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Dallas composer's work gets world premiere by renowned Philadelphia Orchestra

IMG_0590.JPG Woman standing in classroom facing a projection wall showing words and a black circle
Bill Zeeble
SMU music professor and composer, Xi Wang, explains her new piece, Ensō, to students and professors as it plays from an electronic recording.

SMU professor Xi Wang's work "Ensō" was commissioned by the Philadelphia Orchestra. It's Wang's attempt to seek peace and enlightenment after traumas of the past few years.

In an SMU classroom of music students and professors, composer Xi Wang’s 39-page score is projected onscreen. We heard it, played electronically, as Wang explained her approach to the opening of "Ensō," her new, 15-minute work.

“Look at this contour,” Wang instructed the class.

She sang: “Fa la tee le la lee. Fa la tee le la lee. That’s a half circle. If I put this half to here – da la lee le la lee de le la la lee. . . Is that interesting? It’s interesting to me. I’m using music to draw a circle.”

Those musical notes, as they visually appear on the page, do form a kind of circle. There’s a reason, said Wang. In part, it’s because she wrote "Ensō" to respond to the piece that preceded it. That one was about the year 2020, with all its traumas - from the deadly pandemic and economic strife to civil unrest and riots. (The Dallas Symphony Orchestra will debut it in 2024.) She said the year exhausted her.

“I felt I needed a healing piece for myself. And then there comes "Ensō,"” Wang said.

Ensō is a Zen symbol about enlightenment…it’s a circle drawn with one stroke.

”It refers to the circle of enlightenment. Did I get enlightenment? I don't know. But I was looking for healing. I was looking for the way to let things go after 2020.”

There’s another section of "Ensō" where things do let go in a dramatically musical manner.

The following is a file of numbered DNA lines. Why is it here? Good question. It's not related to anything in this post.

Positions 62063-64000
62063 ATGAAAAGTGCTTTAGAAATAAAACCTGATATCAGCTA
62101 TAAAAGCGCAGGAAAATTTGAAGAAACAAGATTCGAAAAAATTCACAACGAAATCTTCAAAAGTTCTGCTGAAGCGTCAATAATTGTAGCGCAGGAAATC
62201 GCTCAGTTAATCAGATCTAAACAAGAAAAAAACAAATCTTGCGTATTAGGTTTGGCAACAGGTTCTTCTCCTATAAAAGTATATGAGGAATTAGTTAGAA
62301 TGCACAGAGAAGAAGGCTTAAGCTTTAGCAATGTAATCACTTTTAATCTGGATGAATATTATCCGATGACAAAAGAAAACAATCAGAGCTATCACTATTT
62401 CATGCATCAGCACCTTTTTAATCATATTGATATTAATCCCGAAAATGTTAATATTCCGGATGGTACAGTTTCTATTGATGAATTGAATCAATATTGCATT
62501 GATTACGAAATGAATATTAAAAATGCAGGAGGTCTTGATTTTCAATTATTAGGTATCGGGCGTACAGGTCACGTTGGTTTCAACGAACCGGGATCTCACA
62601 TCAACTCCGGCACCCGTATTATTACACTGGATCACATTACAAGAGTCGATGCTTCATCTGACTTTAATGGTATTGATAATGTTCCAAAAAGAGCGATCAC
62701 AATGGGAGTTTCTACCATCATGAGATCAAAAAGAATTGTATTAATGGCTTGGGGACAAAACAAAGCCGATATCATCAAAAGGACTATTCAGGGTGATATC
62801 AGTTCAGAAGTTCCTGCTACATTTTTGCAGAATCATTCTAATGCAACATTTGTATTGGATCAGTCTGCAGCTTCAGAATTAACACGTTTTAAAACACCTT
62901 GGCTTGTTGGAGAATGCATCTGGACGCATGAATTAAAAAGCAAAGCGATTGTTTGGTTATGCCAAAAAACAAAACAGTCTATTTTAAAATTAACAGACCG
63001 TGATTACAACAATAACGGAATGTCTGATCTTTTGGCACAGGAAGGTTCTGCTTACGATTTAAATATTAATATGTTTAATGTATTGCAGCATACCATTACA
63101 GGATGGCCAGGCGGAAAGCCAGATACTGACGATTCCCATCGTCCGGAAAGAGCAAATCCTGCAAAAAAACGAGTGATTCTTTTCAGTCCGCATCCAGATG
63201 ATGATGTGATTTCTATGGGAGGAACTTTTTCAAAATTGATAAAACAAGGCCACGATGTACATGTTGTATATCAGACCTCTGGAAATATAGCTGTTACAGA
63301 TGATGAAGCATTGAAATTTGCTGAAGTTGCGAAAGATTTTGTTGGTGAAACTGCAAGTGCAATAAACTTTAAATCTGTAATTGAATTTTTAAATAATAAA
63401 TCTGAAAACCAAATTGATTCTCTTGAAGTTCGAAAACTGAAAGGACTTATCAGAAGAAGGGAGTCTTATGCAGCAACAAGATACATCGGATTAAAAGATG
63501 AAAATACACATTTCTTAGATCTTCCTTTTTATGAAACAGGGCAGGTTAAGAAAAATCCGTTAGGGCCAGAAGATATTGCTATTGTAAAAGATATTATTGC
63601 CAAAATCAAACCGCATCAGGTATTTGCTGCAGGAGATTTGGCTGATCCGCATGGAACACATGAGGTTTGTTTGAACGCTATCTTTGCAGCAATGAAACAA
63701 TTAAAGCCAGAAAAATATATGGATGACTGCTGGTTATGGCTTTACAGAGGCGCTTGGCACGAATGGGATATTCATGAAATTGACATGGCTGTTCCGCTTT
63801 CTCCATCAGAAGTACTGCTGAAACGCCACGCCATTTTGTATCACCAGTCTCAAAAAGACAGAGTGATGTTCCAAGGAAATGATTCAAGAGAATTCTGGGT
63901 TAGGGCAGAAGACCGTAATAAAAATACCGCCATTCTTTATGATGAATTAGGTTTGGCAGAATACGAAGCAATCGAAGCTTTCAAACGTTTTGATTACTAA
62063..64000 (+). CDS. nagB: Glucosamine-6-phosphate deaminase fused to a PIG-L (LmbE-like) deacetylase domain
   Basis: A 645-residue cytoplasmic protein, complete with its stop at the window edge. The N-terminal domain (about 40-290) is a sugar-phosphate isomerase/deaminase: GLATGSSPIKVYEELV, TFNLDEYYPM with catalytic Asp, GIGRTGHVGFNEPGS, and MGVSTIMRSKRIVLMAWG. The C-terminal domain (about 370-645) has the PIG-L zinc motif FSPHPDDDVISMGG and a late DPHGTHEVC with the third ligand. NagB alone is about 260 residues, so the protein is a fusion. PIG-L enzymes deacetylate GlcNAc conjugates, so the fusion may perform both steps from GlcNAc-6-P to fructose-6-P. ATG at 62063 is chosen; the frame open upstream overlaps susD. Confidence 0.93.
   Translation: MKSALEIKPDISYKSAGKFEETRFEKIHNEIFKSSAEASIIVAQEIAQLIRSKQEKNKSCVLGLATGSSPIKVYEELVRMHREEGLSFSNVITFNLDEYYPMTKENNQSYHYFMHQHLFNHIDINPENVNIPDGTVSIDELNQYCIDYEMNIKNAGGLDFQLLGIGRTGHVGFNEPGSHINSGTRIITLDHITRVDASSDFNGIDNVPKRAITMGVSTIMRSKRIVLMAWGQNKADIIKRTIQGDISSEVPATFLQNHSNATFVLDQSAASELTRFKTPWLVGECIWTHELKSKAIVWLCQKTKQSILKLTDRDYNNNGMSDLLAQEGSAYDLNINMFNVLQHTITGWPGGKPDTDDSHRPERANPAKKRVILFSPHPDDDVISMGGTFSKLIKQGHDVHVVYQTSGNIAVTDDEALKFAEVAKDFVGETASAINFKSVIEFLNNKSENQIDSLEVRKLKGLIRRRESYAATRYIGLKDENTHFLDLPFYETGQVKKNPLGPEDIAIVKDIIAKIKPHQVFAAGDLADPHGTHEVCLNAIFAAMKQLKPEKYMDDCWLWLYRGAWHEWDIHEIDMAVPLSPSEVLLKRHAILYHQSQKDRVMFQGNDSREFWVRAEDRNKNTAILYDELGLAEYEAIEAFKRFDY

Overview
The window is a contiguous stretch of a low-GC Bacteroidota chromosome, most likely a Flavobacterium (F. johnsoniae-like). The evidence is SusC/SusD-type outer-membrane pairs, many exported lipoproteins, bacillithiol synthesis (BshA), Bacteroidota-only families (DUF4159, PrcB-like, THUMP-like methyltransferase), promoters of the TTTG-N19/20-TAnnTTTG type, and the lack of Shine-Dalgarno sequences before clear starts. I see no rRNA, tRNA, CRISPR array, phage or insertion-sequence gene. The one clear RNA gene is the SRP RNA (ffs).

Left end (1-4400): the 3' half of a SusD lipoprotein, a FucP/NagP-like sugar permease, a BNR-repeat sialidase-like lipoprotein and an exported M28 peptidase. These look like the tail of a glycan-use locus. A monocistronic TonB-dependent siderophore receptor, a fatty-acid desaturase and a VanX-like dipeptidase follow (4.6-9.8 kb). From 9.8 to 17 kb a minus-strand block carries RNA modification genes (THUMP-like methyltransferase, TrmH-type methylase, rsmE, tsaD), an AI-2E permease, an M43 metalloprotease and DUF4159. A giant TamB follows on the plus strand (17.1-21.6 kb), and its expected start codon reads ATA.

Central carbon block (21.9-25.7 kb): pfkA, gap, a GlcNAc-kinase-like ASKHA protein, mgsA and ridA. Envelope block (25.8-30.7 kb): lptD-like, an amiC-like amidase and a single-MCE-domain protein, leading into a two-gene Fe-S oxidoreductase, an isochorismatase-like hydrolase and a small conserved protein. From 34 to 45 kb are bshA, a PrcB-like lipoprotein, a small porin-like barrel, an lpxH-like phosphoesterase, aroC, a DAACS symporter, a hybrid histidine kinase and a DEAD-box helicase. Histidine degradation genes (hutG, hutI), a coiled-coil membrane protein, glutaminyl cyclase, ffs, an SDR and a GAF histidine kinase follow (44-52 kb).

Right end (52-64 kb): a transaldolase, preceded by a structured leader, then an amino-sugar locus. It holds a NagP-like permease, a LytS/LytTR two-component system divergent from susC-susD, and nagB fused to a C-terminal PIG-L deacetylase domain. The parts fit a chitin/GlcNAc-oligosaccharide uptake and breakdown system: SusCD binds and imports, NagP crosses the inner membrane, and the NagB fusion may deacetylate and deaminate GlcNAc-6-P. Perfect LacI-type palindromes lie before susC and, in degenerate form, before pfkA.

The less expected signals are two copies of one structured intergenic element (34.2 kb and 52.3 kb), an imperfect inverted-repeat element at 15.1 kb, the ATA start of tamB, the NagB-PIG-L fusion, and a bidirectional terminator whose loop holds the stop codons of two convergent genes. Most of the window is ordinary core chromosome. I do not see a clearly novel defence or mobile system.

Back in the class, Wang jumped ahead in the score, where we hear a constant, repeating rhythm.

“I want to show this section because I wanted to show you what can I do with an 8th note. There’s no other rhythm,” Wang explained.

Remember, Wang isn’t just a composer. She teaches composition. She’s illustrating how music can demonstrate a release - - again – a way to let things go. It occurs musically after that driving pulse just stops, if only for a second.

“I consider the climax of this piece the most intimidating space - is that rest when the whole orchestra - - -bam!” Wang said loudly.

After a dramatic pause, the music restarts.

“That’s the most intimidating. And I love that,” said Wang.

And Wang loves composing, but that wasn’t always the case.

Xi Wang was born in China, in 1978, two years after the cultural revolution. Her parents just returned to the city after working in the fields. They bought her a toy piano, wanting to give her the education they’d been denied. An expert determined Wang had musical talent. So she started lessons on a real piano.

In China, in the 1980s, it cost $250 – all her parent’s savings. It put them in debt for years.

“My mom's whole month's salary goes to my piano teacher $2 per lesson, but my mom only makes $8 per month,” Wang said. “So for me, I know how precious education is.”

Wang became an outstanding pianist, but her small hands dashed plans for a concert career. By now, though, music called her. So she began composing.

“When there are things that I cannot express through words,” Wang said, “I can express it through music. And I'm free when I speak through music. And that's how I know I should be a composer. I can feel it.”

What Wang’s audiences should feel, she says, is up to them.

She’s done her part, put her passion on the page, shared it with students and colleagues and now, the Philadelphia Orchestra will share it with their audience.

Wang can’t wait.

Bill Zeeble has been a full-time reporter at KERA since 1992, covering everything from medicine to the Mavericks and education to environmental issues.